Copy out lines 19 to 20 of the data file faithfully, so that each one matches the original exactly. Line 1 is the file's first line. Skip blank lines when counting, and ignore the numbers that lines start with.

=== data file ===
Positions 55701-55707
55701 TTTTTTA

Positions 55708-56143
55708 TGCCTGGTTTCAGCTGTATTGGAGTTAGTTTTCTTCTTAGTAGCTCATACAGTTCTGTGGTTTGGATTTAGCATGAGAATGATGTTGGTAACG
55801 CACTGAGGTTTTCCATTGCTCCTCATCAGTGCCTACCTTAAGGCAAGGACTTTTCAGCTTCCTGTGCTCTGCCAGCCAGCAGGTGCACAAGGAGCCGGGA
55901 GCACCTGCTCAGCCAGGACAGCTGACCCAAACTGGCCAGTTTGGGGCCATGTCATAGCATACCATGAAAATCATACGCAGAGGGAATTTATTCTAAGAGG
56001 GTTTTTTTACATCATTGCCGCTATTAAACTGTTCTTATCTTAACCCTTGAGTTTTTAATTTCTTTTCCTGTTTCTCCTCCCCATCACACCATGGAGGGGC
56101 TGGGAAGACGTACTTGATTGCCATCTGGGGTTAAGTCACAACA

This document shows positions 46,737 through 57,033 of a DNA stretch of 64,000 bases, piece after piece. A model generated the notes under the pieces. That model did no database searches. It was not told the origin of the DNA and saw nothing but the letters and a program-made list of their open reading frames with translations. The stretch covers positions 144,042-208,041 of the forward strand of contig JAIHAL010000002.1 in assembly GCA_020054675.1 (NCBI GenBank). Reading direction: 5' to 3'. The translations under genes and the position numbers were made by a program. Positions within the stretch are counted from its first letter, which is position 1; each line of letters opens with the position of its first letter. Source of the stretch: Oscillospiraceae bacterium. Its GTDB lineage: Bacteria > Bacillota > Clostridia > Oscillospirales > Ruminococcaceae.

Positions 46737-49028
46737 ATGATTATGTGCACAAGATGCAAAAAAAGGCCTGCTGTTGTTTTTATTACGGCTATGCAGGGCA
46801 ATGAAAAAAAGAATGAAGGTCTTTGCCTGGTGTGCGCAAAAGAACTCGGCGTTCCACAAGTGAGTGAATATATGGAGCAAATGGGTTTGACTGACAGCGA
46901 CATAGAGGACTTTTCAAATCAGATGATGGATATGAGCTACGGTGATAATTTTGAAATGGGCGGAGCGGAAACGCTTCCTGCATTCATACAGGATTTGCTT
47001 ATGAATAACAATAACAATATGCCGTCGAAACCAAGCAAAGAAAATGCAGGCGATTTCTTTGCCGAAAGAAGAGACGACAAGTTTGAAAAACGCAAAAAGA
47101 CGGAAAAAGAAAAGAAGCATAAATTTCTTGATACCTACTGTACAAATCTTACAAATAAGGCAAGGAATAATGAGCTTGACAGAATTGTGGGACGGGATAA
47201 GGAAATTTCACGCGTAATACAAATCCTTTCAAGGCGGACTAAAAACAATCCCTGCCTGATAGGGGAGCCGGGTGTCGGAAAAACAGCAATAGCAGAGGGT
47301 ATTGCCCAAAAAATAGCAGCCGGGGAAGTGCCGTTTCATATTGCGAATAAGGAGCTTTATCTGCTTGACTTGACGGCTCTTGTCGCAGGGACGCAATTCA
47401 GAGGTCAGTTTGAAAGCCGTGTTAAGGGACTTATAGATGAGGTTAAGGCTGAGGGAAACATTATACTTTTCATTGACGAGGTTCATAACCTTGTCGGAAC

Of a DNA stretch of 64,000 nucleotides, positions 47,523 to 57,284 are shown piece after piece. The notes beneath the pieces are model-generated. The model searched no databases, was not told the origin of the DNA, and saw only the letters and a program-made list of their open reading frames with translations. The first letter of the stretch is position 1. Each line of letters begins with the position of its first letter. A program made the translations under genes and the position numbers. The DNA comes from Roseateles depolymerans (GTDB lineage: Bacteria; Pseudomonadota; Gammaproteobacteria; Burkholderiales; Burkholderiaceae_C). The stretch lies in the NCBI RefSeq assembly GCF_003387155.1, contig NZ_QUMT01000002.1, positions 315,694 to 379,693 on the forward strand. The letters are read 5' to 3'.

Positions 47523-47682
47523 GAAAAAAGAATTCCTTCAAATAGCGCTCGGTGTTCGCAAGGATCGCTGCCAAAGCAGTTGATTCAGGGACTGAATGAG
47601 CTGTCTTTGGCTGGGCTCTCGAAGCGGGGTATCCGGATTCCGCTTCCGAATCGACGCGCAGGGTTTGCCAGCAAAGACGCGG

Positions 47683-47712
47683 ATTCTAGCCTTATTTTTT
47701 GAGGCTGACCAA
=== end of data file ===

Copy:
Of a DNA stretch of 64,000 nucleotides, positions 47,523 to 57,284 are shown piece after piece. The notes beneath the pieces are model-generated. The model searched no databases, was not told the origin of the DNA, and saw only the letters and a program-made list of their open reading frames with translations. The first letter of the stretch is position 1. Each line of letters begins with the position of its first letter. A program made the translations under genes and the position numbers. The DNA comes from Roseateles depolymerans (GTDB lineage: Bacteria; Pseudomonadota; Gammaproteobacteria; Burkholderiales; Burkholderiaceae_C). The stretch lies in the NCBI RefSeq assembly GCF_003387155.1, contig NZ_QUMT01000002.1, positions 315,694 to 379,693 on the forward strand. The letters are read 5' to 3'.

Positions 47523-47682